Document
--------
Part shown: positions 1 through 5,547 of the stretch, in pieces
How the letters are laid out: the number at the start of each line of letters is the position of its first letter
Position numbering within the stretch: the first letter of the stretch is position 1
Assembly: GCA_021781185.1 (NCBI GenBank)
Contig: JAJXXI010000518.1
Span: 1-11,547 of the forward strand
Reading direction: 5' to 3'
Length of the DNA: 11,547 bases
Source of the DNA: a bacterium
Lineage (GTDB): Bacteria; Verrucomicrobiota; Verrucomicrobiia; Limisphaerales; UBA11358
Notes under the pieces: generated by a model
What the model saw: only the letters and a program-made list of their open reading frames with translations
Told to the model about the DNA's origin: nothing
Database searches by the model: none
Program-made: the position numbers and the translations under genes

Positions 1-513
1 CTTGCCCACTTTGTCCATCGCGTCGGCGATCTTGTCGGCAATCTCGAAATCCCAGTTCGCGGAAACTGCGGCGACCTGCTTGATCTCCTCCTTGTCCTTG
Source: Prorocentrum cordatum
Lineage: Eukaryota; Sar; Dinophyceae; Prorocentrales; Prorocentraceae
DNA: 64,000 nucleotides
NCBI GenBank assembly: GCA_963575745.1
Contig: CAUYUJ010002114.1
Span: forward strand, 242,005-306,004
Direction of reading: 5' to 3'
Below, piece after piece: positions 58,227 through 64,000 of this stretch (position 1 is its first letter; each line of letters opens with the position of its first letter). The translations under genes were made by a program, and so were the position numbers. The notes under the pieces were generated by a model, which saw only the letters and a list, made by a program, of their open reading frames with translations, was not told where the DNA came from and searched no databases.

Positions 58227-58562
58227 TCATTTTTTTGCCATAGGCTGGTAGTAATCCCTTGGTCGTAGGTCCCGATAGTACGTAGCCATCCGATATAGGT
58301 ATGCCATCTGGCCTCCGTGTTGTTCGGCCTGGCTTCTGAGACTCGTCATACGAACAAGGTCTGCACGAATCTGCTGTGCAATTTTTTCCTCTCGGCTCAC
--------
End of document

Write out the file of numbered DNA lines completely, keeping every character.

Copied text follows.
Part shown: positions 1 through 5,547 of the stretch, in pieces
How the letters are laid out: the number at the start of each line of letters is the position of its first letter
Position numbering within the stretch: the first letter of the stretch is position 1
Assembly: GCA_021781185.1 (NCBI GenBank)
Contig: JAJXXI010000518.1
Span: 1-11,547 of the forward strand
Reading direction: 5' to 3'
Length of the DNA: 11,547 bases
Source of the DNA: a bacterium
Lineage (GTDB): Bacteria; Verrucomicrobiota; Verrucomicrobiia; Limisphaerales; UBA11358
Notes under the pieces: generated by a model
What the model saw: only the letters and a program-made list of their open reading frames with translations
Told to the model about the DNA's origin: nothing
Database searches by the model: none
Program-made: the position numbers and the translations under genes

Positions 1-513
1 CTTGCCCACTTTGTCCATCGCGTCGGCGATCTTGTCGGCAATCTCGAAATCCCAGTTCGCGGAAACTGCGGCGACCTGCTTGATCTCCTCCTTGTCCTTG
Source: Prorocentrum cordatum
Lineage: Eukaryota; Sar; Dinophyceae; Prorocentrales; Prorocentraceae
DNA: 64,000 nucleotides
NCBI GenBank assembly: GCA_963575745.1
Contig: CAUYUJ010002114.1
Span: forward strand, 242,005-306,004
Direction of reading: 5' to 3'
Below, piece after piece: positions 58,227 through 64,000 of this stretch (position 1 is its first letter; each line of letters opens with the position of its first letter). The translations under genes were made by a program, and so were the position numbers. The notes under the pieces were generated by a model, which saw only the letters and a list, made by a program, of their open reading frames with translations, was not told where the DNA came from and searched no databases.

Positions 58227-58562
58227 TCATTTTTTTGCCATAGGCTGGTAGTAATCCCTTGGTCGTAGGTCCCGATAGTACGTAGCCATCCGATATAGGT
58301 ATGCCATCTGGCCTCCGTGTTGTTCGGCCTGGCTTCTGAGACTCGTCATACGAACAAGGTCTGCACGAATCTGCTGTGCAATTTTTTCCTCTCGGCTCAC